(111c) Techno-Economic Analysis of Effects of Alternative Tar Removal Assumptions On Lignocellulosic Biomass to Ethanol Systems | AIChE

(111c) Techno-Economic Analysis of Effects of Alternative Tar Removal Assumptions On Lignocellulosic Biomass to Ethanol Systems


Gerber, M. A. - Presenter, Pacific Northwest National Laboratory
Jones, S. B. - Presenter, Pacific Northwest National Laboratory
Stevens, D. J. - Presenter, Pacific Northwest National Laboratory

The conversion of biomass to liquid fuels plays an important role in the United States, as part of a sustainable energy portfolio for managing transportation fuel supplies. Biomass gasification technologies have the potential to be used to produce liquid transportation fuels such as ethanol from a wide variety of lignocellulosic feedstocks, by producing a gas that is suitable for catalytic liquid fuels synthesis. Currently, biomass gasification technologies have been developed to the point of large-scale demonstrations. However, widespread commercialization of large-scale biomass gasifiers and their integration with syngas-to-ethanol conversion technologies have not been realized because of technical and economic challenges. With these integrated technologies still in the early development phase, system modeling and economic analysis are powerful tools for providing insights for decision making about the associated research and development priorities.

In a recent study, process models were developed using CHEMCAD for an integrated biomass to ethanol process with alternative tar removal configurations. The overall process was based on an indirectly-heated gasifier with a 2000 dry tonne/day wood chip capacity. The integrated system consisted of four major processes, including gasification; gas purification and conditioning (tar and acid gas removal, steam reforming, and gas compression); mixed alcohol synthesis and product purification; and steam cycle. Cost models were developed in Excel to estimate the capital and operating costs of different systems. Primary performance metrics were estimated, including syngas compositions, final products yields, net power output, and efficiencies. The cost analysis results included estimated capital coat, operating costs, and ethanol selling prices. Three types of tar removal processes were investigated in this study, including catalytic tar reforming (baseline condition), physical tar removal, and thermal tar cracking processes. In general, the main effect of using a physical tar removal process instead of a catalytic cracking process is that tars are removed from the syngas stream, in which resulted in a decrease in CO and H2 in the syngas available for ethanol synthesis. Physical tar removal ultimately results in an increase in net power output that only partially offsets the loss of product and by-product revenues that could have been produced from the tars. The magnitude of these effects depends on the quantity of tars produced by the gasifier. In addition, adding a chiller to the indirectly-heated gasifier system results in savings in the scrubbed gas compression equipment cost and also lowers the operating cost due to reduced moisture content in the scrubbed syngas. This reduces the total gas flow to the compressors, resulting in reduced capital and operating costs.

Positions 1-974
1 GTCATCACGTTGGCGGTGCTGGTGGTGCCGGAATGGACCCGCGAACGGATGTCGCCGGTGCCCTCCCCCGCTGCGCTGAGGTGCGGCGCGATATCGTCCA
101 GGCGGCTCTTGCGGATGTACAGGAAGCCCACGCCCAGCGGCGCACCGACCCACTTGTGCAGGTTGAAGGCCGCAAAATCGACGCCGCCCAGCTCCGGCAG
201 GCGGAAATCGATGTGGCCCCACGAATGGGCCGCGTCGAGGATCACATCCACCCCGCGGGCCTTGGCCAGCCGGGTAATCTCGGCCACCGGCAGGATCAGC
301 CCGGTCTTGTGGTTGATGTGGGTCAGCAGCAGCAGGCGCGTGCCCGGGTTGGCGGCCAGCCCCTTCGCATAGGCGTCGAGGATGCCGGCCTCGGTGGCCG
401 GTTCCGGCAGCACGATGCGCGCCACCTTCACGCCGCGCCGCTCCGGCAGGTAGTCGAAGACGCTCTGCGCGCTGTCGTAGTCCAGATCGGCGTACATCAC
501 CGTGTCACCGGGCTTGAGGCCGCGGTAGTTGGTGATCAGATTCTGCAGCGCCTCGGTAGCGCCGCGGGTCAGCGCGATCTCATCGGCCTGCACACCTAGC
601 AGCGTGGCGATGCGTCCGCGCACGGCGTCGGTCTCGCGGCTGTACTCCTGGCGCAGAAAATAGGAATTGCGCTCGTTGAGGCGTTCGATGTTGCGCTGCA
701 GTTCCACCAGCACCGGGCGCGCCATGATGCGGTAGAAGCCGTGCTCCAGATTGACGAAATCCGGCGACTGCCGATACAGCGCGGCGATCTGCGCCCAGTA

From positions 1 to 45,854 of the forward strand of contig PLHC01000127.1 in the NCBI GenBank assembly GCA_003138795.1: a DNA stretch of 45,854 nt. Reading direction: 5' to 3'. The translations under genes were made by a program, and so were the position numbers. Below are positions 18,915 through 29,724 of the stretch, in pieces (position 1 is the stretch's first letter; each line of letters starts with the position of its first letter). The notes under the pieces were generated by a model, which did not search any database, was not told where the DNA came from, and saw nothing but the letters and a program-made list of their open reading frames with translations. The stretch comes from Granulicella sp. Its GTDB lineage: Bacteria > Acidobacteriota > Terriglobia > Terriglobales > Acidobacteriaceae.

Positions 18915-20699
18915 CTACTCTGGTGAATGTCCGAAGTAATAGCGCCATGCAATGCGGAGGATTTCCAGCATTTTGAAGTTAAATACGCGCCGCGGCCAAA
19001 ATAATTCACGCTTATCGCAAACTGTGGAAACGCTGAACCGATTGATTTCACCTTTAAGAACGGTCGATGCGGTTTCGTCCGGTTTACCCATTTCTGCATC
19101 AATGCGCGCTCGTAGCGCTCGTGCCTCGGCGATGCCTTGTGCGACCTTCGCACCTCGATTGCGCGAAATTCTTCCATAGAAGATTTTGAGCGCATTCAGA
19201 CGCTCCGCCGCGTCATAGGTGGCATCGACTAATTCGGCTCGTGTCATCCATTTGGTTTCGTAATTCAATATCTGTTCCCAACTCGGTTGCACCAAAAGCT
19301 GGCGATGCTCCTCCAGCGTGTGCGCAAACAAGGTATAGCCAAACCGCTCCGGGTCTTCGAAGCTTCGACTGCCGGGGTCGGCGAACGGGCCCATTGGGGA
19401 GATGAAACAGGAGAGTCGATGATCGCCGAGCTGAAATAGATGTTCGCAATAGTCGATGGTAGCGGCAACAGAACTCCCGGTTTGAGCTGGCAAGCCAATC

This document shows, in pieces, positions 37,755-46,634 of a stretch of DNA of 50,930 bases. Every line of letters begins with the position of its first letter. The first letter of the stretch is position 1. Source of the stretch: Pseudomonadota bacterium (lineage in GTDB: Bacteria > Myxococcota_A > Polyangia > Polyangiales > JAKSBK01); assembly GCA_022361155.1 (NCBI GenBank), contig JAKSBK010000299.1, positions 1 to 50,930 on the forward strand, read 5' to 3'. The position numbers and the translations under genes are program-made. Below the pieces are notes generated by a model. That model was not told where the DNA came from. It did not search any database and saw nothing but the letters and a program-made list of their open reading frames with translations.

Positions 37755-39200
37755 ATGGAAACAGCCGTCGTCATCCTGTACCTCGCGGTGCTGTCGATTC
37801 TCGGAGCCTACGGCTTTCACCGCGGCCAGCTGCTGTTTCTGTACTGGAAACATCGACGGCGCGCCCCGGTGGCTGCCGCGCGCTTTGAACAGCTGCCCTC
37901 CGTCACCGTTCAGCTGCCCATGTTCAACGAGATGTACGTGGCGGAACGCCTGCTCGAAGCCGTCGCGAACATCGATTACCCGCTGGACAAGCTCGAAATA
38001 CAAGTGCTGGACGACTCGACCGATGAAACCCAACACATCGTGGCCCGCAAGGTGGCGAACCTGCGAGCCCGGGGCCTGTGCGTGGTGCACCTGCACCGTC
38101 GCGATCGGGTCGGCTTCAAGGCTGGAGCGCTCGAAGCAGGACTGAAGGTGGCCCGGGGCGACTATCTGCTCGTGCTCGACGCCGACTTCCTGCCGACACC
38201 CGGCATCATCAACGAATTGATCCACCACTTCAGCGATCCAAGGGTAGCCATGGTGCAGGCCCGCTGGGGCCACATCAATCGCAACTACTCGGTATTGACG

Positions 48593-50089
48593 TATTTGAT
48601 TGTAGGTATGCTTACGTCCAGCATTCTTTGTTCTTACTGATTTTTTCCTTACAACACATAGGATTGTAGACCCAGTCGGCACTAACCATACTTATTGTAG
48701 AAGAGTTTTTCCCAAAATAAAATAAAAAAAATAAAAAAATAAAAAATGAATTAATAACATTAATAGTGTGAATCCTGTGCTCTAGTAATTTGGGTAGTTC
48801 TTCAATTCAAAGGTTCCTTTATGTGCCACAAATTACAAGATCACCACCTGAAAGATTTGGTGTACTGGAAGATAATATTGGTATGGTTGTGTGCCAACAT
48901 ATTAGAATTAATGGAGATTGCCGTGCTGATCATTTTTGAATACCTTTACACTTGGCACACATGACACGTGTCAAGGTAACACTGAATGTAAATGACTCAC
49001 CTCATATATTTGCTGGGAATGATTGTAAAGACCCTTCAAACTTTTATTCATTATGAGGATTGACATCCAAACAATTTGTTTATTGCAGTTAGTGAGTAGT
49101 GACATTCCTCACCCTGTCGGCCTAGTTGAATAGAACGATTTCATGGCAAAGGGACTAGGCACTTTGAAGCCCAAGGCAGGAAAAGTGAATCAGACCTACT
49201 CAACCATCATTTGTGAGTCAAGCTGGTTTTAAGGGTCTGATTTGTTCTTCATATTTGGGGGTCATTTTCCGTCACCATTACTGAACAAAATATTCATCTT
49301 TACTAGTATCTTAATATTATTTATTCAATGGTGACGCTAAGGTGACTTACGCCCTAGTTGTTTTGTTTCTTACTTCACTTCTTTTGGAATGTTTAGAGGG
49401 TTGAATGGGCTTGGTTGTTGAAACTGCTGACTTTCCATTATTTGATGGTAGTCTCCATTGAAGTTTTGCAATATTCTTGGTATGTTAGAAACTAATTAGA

Using a thermal tar cracking process instead of a catalytic tar cracking process increases the conversion of tars, methane and other hydrocarbons to syngas and eliminates the need for a separate steam reformer. However, the addition of purified oxygen to the product gas from the gasifier to raise its temperature appears to increase the conversion of a portion of the CO and H2 to additional H2O and CO2. Compared to the baseline design with catalytic tar reforming, the indirectly-heated gasifier system results in a net increase in syngas flow rate becaseu of the decomposition of tars. The addition of purified oxygen increases the operating costs. An important finding from evaluating the thermal cracking process was its ability to nearly eliminate methane and other hydrocarbon gases from the synthesis gas, thereby avoiding the need for a separate reformer. In the model, this is accomplished by raising the gas temperature to a point where conversion of the hydrocarbons to syngas is favored, and assuming that equilibrium is achieved. The steam reformer also operates in a manner that assumes that equilibrium is achieved, but at a lower operating temperature and a significantly higher pressure. The result is a lower potential yield of CO and H2 using the reformer and a higher concentration of methane in the reformed gas that acts as a diluent in ethanol synthesis. This diluent effect raises the cost of the alcohol synthesis process. These results suggest that there are benefits to be made by improving the performance of the tar cracking process to increase the conversion of tars, methane, and other hydrocarbon gases in order to eliminate the need for a separate reformer process.

Keywords: Biomass, Gasification, Syngas, Mixed Alcohol


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